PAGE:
The try/catch block has been eliminated, but there is a hack. When an error is thrown it does not go to the error middleware, because express does not support promises currently and you will get an UnhandledPromiseRejectionWarning. The initial solution was to wrap the async function with a wrapper that would have a catch call, which would forward the error to the next middleware:

let wrapAsync = function (fn) {
  return function(req, res, next) {
    // Make sure to `.catch()` any errors and pass them along to the `next()`
    // middleware in the chain, in this case the error handler.
    fn(req, res, next).catch(next);
  };
}

This meant calling the function like the following:

personalBookmarksRouter.post('/', keycloak.protect(), AsyncWrapper.wrapAsync(async (request, response) => {

  UserIdValidator.validateUserId(request);
  const bookmark = bookmarkHelper.buildBookmarkFromRequest(request);
  let newBookmark = await PersonalBookmarksService.createBookmark(request.params.userId, bookmark);

  response
    .set('Location', `${config.basicApiUrl}private/${request.params.userId}/bookmarks/${newBookmark.id}`)
    .status(HttpStatus.CREATED)
    .send({response: 'Bookmark created for userId ' + request.params.userId});

}));

Other options are mentioned on javascript - Handling errors in express async middleware - Stack Overflow

But later I found the express-async-errors script, which you only need to require before start using it:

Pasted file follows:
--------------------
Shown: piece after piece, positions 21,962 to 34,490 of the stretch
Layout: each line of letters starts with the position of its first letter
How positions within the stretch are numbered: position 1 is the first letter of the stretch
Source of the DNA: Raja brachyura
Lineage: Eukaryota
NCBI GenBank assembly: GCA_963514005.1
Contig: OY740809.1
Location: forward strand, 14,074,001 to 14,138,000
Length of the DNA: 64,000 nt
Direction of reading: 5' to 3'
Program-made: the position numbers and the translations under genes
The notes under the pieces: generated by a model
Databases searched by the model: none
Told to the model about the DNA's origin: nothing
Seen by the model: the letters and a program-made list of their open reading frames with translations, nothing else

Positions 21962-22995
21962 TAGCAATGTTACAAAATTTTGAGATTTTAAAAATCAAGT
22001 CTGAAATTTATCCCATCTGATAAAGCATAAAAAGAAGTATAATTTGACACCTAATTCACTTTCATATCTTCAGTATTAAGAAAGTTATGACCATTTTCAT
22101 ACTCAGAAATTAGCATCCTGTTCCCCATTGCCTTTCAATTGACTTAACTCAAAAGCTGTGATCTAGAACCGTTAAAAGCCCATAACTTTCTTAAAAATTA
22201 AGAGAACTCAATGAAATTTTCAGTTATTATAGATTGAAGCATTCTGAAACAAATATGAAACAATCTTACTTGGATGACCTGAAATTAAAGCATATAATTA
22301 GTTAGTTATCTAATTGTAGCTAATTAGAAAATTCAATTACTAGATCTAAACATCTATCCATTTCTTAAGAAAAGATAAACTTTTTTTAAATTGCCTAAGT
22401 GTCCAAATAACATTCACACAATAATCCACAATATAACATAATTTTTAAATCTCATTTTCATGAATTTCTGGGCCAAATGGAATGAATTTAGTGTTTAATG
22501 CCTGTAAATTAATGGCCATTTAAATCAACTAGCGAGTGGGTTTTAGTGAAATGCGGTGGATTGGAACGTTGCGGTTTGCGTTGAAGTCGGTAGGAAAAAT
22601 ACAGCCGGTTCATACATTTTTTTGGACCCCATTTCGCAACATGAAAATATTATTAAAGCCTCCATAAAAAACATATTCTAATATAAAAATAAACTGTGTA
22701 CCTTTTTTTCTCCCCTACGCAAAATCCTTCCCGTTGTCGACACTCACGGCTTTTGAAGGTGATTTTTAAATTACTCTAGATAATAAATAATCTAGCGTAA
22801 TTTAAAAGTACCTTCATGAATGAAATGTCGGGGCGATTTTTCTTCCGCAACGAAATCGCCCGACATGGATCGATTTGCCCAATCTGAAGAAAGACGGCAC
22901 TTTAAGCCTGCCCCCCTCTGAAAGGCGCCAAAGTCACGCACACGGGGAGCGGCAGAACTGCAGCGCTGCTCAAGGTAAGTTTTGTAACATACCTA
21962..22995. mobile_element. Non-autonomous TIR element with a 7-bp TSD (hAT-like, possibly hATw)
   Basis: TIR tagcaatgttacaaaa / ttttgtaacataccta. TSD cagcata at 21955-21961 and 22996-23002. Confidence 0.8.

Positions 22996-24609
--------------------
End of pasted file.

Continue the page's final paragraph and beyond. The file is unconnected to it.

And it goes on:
const express = require('express');
require('express-async-errors');

Then you are good to go - no wrapper needed.

UserId validation

The userId validation was moved to its own file:

let validateUserId = function (request) {
     const userId = request.kauth.grant.access_token.content.sub;
     if (userId !== request.params.userId) {
       throw new UseridTokenValidationError('the userId does not match the subject in the access token');
     }
   }

Now instead of returning a response, a custom UserIdValidationError exception is thrown:

class UserIdValidationError extends Error {
  constructor(message) {
    super(message);
    this.name = 'UserIdValidationError'
  }
}

The exception is handled by an error-handling middleware in the app.js file:

app.use(function handleUserIdValidationError(error, req, res, next) {
  if (error instanceof UseridValidationError) {
    res.status(HttpStatus.UNAUTHORIZED);
    return res.send({
      httpStatus: HttpStatus.UNAUTHORIZED,
      message: error.message
    });
  }
  next(error);
});

Error-handling middleware functions are similar as other middleware functions, except they have four arguments instead of three: (err, req, res, next).

Service method

The service method PersonalBookmarksService.createBookmark, takes now the task of input validation and saving the data to the database:

let createBookmark = async function (userId, bookmark) {